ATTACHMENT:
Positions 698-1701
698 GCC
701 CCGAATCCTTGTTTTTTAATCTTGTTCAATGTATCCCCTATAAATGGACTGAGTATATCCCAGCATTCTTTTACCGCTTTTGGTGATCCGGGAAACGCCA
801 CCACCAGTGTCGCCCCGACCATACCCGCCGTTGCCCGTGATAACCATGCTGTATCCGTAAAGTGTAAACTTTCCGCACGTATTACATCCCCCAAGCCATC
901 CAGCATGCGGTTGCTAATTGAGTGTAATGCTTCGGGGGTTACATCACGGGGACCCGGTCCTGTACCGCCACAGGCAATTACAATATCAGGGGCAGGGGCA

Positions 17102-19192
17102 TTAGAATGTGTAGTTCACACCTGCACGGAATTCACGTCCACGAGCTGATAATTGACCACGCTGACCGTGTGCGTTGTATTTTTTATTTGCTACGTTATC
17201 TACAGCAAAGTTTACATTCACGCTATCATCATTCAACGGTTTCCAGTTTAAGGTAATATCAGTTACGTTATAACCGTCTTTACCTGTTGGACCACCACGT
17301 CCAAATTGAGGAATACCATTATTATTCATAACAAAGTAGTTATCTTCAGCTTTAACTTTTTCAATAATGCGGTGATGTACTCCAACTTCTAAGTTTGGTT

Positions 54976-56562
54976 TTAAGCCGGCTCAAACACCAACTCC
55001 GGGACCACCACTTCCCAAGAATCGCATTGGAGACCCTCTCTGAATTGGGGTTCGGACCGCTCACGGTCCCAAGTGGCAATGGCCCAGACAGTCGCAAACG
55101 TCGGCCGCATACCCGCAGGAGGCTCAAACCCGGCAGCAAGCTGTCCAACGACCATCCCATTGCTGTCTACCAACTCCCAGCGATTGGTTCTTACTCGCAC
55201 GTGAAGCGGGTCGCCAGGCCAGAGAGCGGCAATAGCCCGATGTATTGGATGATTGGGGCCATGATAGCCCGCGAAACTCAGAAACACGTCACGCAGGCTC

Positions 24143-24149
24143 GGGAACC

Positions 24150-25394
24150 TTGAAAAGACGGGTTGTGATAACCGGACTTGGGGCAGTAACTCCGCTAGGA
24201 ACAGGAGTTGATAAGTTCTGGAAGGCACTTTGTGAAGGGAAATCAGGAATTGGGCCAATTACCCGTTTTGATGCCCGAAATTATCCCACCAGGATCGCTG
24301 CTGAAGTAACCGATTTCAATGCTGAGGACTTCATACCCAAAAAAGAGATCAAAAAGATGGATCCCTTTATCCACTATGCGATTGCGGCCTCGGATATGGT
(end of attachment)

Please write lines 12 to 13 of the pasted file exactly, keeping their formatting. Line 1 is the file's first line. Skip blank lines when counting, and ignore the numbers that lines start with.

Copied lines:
55001 GGGACCACCACTTCCCAAGAATCGCATTGGAGACCCTCTCTGAATTGGGGTTCGGACCGCTCACGGTCCCAAGTGGCAATGGCCCAGACAGTCGCAAACG
55101 TCGGCCGCATACCCGCAGGAGGCTCAAACCCGGCAGCAAGCTGTCCAACGACCATCCCATTGCTGTCTACCAACTCCCAGCGATTGGTTCTTACTCGCAC